The expansion of telehealth is changing the landscape of health care. This is the final installment in a four-part series exploring what providers should know about this growing area.

There are many business models and provider arrangements for the provision of telehealth. Given the regulatory climate and increasing use of telehealth by health care providers and patients, these business models and provider arrangements are continuing to change.

Health care providers should think about how telehealth is provided pursuant to the model and provider arrangements to ensure regulatory compliance, proper documentation, and the ability to receive reimbursement for the provision of telehealth. The following are just a few examples of telehealth models and provider arrangements:

  • Chronic care management – Pain management clinic contracts with a physician practice group for chronic care management and follow-up services.
  • Online patient access/portals/technical support – A sleep disorder center provides patients with online access to view results from the polysomnography (sleep study) and offers patients options regarding the treatment of sleep disorders.
  • eHealth, mHealth, and medical apps – Self-tracking apps for diagnostics, care support, and monitoring that may include weight loss, smoking cessation, medication compliance, and durable medical equipment compliance.

Health care providers should carefully consider and monitor the structure of business models and provider arrangements so that the facility and health care providers are properly documenting the provision of the telehealth and receiving the correct reimbursement. Health care providers should consider the following issues related to the provision of telehealth:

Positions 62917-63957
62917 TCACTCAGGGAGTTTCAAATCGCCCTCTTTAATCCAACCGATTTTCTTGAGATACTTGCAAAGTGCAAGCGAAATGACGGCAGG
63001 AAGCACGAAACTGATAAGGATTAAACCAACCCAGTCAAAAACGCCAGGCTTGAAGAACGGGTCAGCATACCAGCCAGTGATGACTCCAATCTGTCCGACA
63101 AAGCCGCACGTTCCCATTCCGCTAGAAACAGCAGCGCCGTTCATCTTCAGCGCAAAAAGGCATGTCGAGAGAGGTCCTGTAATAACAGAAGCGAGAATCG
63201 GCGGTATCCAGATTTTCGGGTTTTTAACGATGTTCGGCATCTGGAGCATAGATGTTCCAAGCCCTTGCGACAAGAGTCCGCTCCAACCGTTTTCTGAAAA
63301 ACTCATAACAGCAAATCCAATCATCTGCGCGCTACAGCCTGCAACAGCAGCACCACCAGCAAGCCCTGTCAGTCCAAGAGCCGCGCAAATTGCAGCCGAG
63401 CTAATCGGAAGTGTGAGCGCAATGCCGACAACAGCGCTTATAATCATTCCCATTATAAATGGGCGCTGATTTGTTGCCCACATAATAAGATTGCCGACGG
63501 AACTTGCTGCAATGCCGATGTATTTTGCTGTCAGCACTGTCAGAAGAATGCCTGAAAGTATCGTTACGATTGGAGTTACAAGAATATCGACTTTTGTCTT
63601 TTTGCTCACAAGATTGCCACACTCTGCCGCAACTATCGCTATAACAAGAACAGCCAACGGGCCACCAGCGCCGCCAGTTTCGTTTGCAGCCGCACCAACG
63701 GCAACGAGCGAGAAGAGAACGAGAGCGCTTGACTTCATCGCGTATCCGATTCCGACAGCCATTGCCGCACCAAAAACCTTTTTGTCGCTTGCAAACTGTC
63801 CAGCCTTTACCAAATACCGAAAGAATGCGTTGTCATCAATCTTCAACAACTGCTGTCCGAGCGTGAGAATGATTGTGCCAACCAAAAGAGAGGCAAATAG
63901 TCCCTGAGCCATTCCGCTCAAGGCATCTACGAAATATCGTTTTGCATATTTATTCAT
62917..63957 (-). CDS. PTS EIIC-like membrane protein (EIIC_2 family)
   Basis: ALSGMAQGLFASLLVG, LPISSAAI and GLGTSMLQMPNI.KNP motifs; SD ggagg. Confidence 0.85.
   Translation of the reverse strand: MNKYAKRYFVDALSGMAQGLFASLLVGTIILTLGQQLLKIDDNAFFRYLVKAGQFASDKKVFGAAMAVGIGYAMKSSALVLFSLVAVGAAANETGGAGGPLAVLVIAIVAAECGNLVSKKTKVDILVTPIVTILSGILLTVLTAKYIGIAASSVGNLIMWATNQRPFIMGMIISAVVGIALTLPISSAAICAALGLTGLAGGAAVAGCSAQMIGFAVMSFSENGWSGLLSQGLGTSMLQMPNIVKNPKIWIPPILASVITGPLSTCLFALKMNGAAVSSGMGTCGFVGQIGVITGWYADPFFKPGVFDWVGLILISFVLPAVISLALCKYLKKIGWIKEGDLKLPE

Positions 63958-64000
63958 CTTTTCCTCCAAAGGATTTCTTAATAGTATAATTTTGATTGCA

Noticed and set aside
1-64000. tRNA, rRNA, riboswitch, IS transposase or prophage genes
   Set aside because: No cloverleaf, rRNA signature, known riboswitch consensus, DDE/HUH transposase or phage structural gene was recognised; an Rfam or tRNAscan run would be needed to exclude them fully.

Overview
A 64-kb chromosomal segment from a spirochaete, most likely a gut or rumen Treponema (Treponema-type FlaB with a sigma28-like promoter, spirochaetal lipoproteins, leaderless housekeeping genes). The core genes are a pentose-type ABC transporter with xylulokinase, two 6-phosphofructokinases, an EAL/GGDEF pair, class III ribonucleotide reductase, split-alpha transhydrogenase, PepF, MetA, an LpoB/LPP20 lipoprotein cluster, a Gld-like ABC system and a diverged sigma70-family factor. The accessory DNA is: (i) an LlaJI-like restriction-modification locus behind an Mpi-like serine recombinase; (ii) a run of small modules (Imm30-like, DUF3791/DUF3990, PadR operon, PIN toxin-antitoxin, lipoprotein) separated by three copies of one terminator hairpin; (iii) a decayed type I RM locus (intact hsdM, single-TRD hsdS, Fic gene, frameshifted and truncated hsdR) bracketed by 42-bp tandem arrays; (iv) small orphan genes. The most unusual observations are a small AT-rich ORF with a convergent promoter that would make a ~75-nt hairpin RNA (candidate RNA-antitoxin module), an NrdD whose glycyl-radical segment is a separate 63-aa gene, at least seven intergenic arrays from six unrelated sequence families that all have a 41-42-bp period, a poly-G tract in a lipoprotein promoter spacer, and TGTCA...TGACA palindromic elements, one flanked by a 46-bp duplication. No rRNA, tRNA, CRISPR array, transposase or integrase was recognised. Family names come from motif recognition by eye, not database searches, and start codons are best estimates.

• Business terms and transactional considerations, including compensation;
  • Intellectual property;
  • FDA compliance;
  • Data access;
  • Scope of practice and licensure;
  • Patient privacy and information security;
  • Fraud and abuse concerns;
  • Cybersecurity insurance;
  • Reimbursement; and
  • Regulatory compliance, including HIPAA and state privacy regulations.

As telehealth continues to grow, health care providers and patients will need to navigate telehealth requirements for licensing, scope of practice and reimbursement. Rapid changes in technology and health care delivery systems will continue to cause health care providers and patients to increase their use of telehealth. While there are many opportunities for health care providers to implement and use telehealth, they must continue to closely monitor the changing regulatory landscape to ensure compliance, receive reimbursement, and avoid potential pitfalls and exposure to liability.

Read the previous installments in our telehealth series here, here and here.